Tuesday, January 19, 2016

The heavens tell the glory of God

Today being the nineteenth day of the year, it is high time we meditated on some lines from Ps 19:

The heavens are telling the glory of God;
  and the firmament proclaims his handiwork.
Day to day pours forth speech,
  and night to night declares knowledge.
There is no speech, nor are there words;
  their voice is not heard;
yet their voice goes out through all the earth,
  and their words to the end of the world.

The idea here is that the universe around us speaks in a wordless manner about the glory of God -- his majesty, his goodness, his power, his wisdom. This has been a favorite theme of philosophers throughout history, as they reflected upon the nature of the physical universe and the evidence it provides for the existence of a creator.

Romanian Orthodox theologian Dumitru Stăniloae writes about the rationality and intelligibility of the universe as a demonstration of its origins:

We consider that the rationality of the cosmos is a testimony to the fact that it is the product of a rational being, because rationality, as an aspect of reality ordered to being known, would be inexplicable apart from a conscious rationality which knows it from the moment of its creation or even from before its creation, and which knows it concomitantly with its preservation in existence. On the other hand, the cosmos itself would be meaningless along with its rationality if human reason were not also given so as to know it on the basis of its rationality (Teologia Dogmatică Ortodoxă, vol. 1, p. 10).

In other words, the idea is this: the rationality and intelligibility of the universe is a testament to its origins in a greater Intelligence or Rationality which created it. The fact that we can know the world, the fact that our categories of understanding can latch onto the things in the world so that we can have genuine known of them, speaks to the fact that the world was created by a Rational Intelligence in some ways similar to our own. There would be no explaining nor expecting the intelligibility of the world otherwise; after all, why should the world be capable of being known, if God did not exist? On other hand, the rationality of the universe would be utterly meaningless if human beings did not also exist in order to know it.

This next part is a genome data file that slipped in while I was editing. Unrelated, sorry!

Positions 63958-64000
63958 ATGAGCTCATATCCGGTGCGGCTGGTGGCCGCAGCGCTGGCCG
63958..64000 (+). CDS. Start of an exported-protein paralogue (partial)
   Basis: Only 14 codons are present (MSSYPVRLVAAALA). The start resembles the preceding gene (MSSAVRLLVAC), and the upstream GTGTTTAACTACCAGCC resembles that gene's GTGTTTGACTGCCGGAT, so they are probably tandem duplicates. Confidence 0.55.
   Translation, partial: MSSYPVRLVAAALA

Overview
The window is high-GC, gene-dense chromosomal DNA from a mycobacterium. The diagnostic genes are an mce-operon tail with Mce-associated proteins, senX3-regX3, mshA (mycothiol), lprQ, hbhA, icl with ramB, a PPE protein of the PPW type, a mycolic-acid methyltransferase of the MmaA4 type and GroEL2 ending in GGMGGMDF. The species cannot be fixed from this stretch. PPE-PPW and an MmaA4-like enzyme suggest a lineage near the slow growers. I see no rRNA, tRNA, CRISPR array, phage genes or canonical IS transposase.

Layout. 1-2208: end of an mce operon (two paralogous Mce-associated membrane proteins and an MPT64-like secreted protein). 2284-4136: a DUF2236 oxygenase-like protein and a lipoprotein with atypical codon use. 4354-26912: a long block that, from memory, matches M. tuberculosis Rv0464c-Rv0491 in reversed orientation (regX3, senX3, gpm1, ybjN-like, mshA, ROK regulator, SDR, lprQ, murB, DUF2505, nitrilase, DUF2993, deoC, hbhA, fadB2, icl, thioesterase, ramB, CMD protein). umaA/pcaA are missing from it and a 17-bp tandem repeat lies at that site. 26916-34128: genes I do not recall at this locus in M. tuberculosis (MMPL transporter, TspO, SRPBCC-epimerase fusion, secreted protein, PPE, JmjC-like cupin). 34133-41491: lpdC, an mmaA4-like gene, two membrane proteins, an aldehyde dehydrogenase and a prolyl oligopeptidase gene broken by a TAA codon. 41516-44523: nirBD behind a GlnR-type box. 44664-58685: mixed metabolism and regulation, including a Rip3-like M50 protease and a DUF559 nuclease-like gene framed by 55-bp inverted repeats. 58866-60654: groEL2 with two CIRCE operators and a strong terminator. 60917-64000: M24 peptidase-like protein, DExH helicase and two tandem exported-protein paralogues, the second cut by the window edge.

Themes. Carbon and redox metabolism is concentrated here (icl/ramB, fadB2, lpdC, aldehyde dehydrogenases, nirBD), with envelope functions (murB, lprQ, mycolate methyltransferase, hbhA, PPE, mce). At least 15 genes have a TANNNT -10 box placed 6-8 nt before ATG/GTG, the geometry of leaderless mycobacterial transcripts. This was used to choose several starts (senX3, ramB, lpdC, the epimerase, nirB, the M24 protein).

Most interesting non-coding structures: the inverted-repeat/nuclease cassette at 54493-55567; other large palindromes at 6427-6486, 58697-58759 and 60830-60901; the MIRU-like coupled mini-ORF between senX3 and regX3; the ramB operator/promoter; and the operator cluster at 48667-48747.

Thus, for Stăniloae, there is an order to this world we live in. The created order is rational and intelligible because it has its origins in the creative power of a Rational Mind, whereas it finds its fulfillment in being known and understood by rational human persons. Moreover, through the knowledge of the intelligible order, the human person likewise comes upon knowledge of its Creator, and thus comes into contact with God. In this way, the world becomes a medium for interpersonal dialog between God and human persons:

Thus, the world as object is just the medium for a dialog of thought and loving deeds between the supreme rational Person and rational human persons, just as between the latter themselves (Teologia, vol. 1, p. 21).

This is what David says in the psalm, too: the heavens and the rest speak about the glory of God, and invite the human person into fellowship with her Creator. Above everything, the meditation of the grandeur of God in light of his created order leads one to trust in him for everything:

Let the words of my mouth and the meditation of my heart
  be acceptable to you,
  O LORD, my rock and my redeemer.

God alone, the Creator of absolutely everything that exists in this world, can be our hope and a source of stability and our savior in times of trouble.

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